Literacy education, reading engagement, and library use in multilingual classes
Journal article, Peer reviewed
This is an electronic version of an article published in intercultural education, 23 (3). intercultural education is available online at: http://www.informaworld.com/smpp/. http://dx.doi.org/10.1080/14675986.2012.701424
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Original versionTonne, I. & Pihl, J. (2012). Literacy education, reading engagement, and library use in multilingual classes. Intercultural Education, 23 (3), 183-194 http://dx.doi.org/10.1080/14675986.2012.701424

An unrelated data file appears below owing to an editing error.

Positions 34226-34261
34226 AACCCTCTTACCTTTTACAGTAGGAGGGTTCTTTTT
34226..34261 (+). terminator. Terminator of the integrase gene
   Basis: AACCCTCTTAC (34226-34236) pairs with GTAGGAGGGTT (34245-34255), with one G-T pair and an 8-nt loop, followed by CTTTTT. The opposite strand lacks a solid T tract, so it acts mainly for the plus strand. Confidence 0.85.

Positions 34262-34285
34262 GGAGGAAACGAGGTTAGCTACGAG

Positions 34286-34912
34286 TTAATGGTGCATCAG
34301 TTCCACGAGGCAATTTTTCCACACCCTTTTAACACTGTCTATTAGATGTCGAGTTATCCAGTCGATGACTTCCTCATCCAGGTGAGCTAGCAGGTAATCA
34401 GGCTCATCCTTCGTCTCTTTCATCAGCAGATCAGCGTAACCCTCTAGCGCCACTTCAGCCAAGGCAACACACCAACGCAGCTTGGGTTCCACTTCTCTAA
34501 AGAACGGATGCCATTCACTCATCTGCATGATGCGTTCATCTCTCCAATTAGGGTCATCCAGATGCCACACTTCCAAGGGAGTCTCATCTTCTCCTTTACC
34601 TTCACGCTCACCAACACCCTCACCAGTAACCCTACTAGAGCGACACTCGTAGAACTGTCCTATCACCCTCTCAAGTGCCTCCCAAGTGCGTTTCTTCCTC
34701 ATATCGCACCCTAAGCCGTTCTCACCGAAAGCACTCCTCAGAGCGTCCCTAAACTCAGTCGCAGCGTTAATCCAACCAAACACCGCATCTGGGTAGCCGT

The topic of this paper is literacy education and reading engagement in multilingual classes. What facilitates reading engagement in the language of instruction in multilingual classes? In this paper, we analyze reading engagement in a literature-based literacy program in Norway (2007–2011). The design was a research and development project in which teachers, researchers, and librarians collaborated within literacy education. We present pedagogical interventions within the project and analyze subsequent reading engagement among the students, based on a survey. The survey documented that the overwhelming majority of students were engaged readers two years into the project, measured by the students’ amount and frequency of voluntary reading, their attitudes towards reading and library use. The findings indicate that reading engagement in the language of instruction among both first- and second-language learners was facilitated by literature-based literacy education, nonsegregated educational provisions and use of library resources. The study shows that literature-based literacy education may reduce possible negative effects of low socioeconomic status and linguistic minority background on reading engagement in the language of instruction. This requires literacy education, which gives students extensive access to books, voluntary reading of fiction and facts and sharing of literacy events and library use.